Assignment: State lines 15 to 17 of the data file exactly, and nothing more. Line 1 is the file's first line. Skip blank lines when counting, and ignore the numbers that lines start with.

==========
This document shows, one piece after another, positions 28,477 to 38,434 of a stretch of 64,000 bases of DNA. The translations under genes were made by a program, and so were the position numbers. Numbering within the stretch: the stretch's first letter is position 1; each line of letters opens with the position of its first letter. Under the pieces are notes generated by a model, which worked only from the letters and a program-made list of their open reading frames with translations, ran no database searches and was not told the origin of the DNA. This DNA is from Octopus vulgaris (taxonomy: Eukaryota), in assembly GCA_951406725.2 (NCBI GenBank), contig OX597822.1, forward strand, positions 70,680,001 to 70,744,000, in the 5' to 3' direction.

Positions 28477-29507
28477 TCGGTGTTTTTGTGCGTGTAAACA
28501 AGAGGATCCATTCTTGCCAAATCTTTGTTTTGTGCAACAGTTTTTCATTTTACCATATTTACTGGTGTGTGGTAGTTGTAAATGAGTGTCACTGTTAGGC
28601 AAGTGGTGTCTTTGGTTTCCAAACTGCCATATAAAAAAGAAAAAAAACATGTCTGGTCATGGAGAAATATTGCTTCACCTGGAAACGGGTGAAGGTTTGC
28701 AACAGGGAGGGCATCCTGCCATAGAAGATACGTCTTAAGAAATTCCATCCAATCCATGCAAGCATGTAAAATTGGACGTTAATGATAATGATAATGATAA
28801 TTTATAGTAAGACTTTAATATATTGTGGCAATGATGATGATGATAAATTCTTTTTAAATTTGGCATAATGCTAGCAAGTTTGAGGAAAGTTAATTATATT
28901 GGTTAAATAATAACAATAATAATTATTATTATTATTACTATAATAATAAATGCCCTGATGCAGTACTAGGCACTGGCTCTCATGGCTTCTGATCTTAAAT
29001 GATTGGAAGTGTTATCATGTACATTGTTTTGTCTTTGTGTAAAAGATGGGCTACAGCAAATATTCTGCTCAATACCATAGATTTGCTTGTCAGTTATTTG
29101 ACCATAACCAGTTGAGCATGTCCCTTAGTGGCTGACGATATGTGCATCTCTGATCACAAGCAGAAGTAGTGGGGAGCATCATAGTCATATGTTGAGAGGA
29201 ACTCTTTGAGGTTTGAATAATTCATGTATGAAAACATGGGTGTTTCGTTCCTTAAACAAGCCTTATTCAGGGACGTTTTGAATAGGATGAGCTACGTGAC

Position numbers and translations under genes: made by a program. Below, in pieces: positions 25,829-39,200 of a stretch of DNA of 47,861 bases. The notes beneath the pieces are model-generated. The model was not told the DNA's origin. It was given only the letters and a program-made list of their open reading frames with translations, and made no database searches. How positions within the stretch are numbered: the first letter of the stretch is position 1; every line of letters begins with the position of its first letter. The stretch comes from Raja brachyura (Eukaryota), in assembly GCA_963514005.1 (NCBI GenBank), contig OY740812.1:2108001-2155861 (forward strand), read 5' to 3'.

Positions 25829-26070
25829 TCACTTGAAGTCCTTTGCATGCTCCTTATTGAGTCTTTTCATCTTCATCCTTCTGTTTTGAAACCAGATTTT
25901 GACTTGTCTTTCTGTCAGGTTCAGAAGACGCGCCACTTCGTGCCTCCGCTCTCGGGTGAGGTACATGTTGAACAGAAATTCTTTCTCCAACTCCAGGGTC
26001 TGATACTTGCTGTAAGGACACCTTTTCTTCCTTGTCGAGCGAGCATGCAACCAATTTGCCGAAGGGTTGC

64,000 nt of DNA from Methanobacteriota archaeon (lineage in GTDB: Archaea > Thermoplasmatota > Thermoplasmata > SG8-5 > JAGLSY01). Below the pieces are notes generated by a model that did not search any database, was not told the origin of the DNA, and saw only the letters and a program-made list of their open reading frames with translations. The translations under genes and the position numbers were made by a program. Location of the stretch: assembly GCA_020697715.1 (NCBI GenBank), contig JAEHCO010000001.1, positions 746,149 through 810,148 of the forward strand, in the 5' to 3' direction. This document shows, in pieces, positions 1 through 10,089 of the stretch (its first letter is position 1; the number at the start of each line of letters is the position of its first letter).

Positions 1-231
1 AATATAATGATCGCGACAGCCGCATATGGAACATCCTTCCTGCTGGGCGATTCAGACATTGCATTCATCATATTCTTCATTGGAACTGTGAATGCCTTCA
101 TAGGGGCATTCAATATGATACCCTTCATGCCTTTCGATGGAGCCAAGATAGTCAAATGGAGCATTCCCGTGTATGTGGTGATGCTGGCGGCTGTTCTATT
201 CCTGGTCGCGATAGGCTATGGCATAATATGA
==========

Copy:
25901 GACTTGTCTTTCTGTCAGGTTCAGAAGACGCGCCACTTCGTGCCTCCGCTCTCGGGTGAGGTACATGTTGAACAGAAATTCTTTCTCCAACTCCAGGGTC
26001 TGATACTTGCTGTAAGGACACCTTTTCTTCCTTGTCGAGCGAGCATGCAACCAATTTGCCGAAGGGTTGC

64,000 nt of DNA from Methanobacteriota archaeon (lineage in GTDB: Archaea > Thermoplasmatota > Thermoplasmata > SG8-5 > JAGLSY01). Below the pieces are notes generated by a model that did not search any database, was not told the origin of the DNA, and saw only the letters and a program-made list of their open reading frames with translations. The translations under genes and the position numbers were made by a program. Location of the stretch: assembly GCA_020697715.1 (NCBI GenBank), contig JAEHCO010000001.1, positions 746,149 through 810,148 of the forward strand, in the 5' to 3' direction. This document shows, in pieces, positions 1 through 10,089 of the stretch (its first letter is position 1; the number at the start of each line of letters is the position of its first letter).